Lessons I learned from my cat
We had a Blessing of the Animals earlier this month, hosted by our neighboring church, Johns Memorial Episcopal.
It’s an event that marks the birthday of St. Francis of Assisi, patron saint of God’s creation, by inviting folks to bring their pets to church for a blessing from the ministers.
About 20 happy dogs attended — and four somewhat-less-than-happy cats in carriers — along with their people.
One couple even brought their deceased pet’s ashes — that really testifies to the strength of the bond between pets and the people with whom they share life. What a gift from God our pets are.
I have a cat — whom I did not bring to the Blessing of the Animals — named Mini. Her auxiliary name is “Meep,” because that is the sound she makes when she wants something. Meep, meep, meep, feed me. Meep, meep, meep, let me out. Mini is small, all black, and fierce.
She came to us when we lived in Louisiana. One morning, my husband saw our pre-existing black cat, Nooma, playing in the front yard with an identical black cat, still a kitten at the time. That foundling became Mini/Meep, and now we have two black cats whom it’s often hard to tell apart, especially when they’re curled into a ball, asleep.
Mini was just a kitten when she found us, but she had already had a rough time of it. Her tail told the story. It had – and still has, nine years later – a crook in it, a spot where her tail was broken when she was very young. Our vet speculated, when we took little Mini in for her shots, that someone had abused her. Or perhaps her tail had been run over. In any event, Mini was very little, but she had already been scarred by life.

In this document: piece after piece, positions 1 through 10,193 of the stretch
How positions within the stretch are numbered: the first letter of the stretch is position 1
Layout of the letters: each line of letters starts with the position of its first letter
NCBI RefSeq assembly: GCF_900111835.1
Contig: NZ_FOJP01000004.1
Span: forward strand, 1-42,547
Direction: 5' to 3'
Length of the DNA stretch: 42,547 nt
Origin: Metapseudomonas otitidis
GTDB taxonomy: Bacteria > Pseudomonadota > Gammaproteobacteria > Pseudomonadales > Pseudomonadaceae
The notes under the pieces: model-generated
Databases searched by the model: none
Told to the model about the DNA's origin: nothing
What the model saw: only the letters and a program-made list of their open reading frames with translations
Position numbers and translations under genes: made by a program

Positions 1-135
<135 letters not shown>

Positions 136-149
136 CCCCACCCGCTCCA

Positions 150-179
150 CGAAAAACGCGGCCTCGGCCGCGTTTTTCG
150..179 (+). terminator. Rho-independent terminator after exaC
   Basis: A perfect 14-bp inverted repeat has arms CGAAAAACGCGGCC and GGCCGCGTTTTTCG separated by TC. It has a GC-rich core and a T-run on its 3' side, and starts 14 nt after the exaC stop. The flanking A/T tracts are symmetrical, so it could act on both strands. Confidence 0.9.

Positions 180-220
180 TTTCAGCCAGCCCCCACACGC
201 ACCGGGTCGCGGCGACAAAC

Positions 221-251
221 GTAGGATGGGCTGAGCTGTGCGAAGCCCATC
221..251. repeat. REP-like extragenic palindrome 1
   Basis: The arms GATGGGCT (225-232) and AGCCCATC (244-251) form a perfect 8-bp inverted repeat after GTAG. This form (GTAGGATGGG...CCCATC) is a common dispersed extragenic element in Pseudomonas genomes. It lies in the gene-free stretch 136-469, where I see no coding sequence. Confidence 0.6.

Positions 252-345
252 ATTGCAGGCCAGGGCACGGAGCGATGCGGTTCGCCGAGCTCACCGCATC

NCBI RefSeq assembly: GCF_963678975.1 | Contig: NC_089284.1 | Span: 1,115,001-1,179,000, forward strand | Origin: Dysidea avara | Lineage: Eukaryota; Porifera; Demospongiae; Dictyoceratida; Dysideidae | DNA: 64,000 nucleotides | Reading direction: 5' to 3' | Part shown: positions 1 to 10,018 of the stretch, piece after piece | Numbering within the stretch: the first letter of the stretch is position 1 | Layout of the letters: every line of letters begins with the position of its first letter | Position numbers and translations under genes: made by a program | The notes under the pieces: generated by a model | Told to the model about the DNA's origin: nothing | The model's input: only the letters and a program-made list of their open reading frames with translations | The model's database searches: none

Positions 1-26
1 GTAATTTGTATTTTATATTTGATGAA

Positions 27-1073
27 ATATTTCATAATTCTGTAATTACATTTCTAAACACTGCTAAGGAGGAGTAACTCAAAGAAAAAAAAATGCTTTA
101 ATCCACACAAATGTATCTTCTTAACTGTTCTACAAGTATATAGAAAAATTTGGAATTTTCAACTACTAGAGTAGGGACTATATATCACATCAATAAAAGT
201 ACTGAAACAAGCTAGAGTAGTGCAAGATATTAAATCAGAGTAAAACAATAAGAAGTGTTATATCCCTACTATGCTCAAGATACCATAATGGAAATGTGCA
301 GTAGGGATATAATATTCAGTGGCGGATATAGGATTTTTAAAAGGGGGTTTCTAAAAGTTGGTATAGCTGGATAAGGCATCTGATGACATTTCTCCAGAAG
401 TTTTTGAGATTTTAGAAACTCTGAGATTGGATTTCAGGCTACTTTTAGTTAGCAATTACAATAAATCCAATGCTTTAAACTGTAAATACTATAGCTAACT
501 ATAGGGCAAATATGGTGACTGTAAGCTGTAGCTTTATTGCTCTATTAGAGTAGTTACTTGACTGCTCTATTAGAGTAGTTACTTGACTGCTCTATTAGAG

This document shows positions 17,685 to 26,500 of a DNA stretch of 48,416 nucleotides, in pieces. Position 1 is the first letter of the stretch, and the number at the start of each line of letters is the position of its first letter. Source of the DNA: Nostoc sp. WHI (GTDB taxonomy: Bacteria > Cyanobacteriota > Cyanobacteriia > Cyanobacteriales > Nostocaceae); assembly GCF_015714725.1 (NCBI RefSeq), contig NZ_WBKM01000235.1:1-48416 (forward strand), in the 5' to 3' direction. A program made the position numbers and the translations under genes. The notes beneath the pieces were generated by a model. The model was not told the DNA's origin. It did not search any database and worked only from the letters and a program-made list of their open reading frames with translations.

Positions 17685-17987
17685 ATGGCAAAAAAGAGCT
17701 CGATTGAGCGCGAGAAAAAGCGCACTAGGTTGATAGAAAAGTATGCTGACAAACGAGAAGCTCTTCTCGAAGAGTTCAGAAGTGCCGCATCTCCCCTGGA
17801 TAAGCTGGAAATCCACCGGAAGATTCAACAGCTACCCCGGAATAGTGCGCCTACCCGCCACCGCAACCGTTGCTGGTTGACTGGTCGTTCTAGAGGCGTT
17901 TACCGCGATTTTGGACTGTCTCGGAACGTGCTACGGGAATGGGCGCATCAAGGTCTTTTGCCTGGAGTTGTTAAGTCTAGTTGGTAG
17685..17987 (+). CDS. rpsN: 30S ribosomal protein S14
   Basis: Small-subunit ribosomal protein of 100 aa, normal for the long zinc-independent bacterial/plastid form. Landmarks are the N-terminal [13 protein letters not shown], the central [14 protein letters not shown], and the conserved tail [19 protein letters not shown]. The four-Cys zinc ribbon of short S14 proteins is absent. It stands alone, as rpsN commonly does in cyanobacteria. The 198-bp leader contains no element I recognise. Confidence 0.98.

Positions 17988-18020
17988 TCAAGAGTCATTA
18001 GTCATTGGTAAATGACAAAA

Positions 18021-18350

Whatever it was that happened to her as a kitten, it must have left a deep imprint on Mini’s psyche. “Mini” and “mean” both have four letters, I remind my family. She’s kind of mean. Sometimes.
You never know when Mini will have had enough petting, or brushing, or even just proximity to you. She will suddenly lash out, claws extended, and make a swipe at your head. You need antibiotic cream and Band Aids if you’re going to be Mini’s owners.
This aspect of Mini is distressing to me, and I confess I have wished – many times – that we could find a nice home for her at a nearby barn with plenty of mice. I prefer a consistently nice cat, which our other three felines mostly are. But lately I’ve come to see Mini as a teacher, helping impart to me the spiritual quality of empathy.
What does St. Paul say, “Bear one another’s burdens, and so fulfill the law of Christ.” (Galatians 6:2)
Mini is a hurt cat, and hurt cats hurt others. She is our responsibility to care for and to love as best we can (no to the barn).
Aren’t we humans a lot like Mini — bearing our individual emotional and spiritual hurts, and often lashing out at others because of our unhealed wounds? I struggle with Mini’s unpredictability, and with my own.
Is there someone — or many someones — in your life whom you struggle to understand? Ask God for just a little more grace, a little more patience, a little more forgiveness. It can go a long way.
Oh, hello, Mini — so now you need some love, huh? Here’s a scratch behind the ears for you.
REV. SUSIE THOMAS is lead pastor of Farmville United Methodist Church. Her email address is firstname.lastname@example.org.